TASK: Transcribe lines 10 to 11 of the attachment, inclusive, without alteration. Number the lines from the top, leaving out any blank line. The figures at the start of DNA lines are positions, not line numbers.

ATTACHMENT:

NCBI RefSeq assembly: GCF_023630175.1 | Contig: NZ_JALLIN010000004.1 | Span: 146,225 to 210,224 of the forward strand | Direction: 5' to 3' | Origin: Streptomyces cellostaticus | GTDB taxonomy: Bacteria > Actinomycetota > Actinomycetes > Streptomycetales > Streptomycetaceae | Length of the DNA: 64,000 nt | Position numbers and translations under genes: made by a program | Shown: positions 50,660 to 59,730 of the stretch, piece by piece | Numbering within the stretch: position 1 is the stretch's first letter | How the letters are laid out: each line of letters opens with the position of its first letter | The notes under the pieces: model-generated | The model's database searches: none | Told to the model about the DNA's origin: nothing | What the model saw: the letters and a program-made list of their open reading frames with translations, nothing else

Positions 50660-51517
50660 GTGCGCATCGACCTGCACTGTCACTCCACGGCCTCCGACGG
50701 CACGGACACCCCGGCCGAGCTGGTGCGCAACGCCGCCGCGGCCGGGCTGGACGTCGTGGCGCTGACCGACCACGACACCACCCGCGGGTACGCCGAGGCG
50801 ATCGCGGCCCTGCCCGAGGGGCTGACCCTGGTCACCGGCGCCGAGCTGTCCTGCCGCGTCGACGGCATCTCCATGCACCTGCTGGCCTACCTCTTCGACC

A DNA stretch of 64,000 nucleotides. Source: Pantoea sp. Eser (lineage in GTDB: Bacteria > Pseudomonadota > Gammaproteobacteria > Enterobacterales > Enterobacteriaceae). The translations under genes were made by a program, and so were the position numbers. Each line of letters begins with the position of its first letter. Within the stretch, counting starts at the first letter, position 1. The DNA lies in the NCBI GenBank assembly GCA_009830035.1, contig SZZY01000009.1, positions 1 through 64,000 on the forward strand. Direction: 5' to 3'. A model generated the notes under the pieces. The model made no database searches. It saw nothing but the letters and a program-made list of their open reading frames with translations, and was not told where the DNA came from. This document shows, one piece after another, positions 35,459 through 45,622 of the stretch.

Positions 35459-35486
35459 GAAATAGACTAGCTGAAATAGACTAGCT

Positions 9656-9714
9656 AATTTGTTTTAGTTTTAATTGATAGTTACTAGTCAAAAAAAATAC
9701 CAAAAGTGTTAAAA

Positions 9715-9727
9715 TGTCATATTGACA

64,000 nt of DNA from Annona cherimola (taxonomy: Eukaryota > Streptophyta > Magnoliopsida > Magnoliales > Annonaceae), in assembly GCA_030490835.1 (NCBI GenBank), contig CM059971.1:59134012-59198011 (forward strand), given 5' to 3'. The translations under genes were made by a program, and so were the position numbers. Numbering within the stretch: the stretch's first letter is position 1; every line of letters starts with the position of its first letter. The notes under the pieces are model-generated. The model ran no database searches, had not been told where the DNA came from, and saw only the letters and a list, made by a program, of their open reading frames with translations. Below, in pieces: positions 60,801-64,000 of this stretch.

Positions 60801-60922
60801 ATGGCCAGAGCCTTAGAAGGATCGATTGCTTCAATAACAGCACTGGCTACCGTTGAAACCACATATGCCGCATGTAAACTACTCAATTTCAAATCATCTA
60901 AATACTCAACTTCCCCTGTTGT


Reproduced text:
9656 AATTTGTTTTAGTTTTAATTGATAGTTACTAGTCAAAAAAAATAC
9701 CAAAAGTGTTAAAA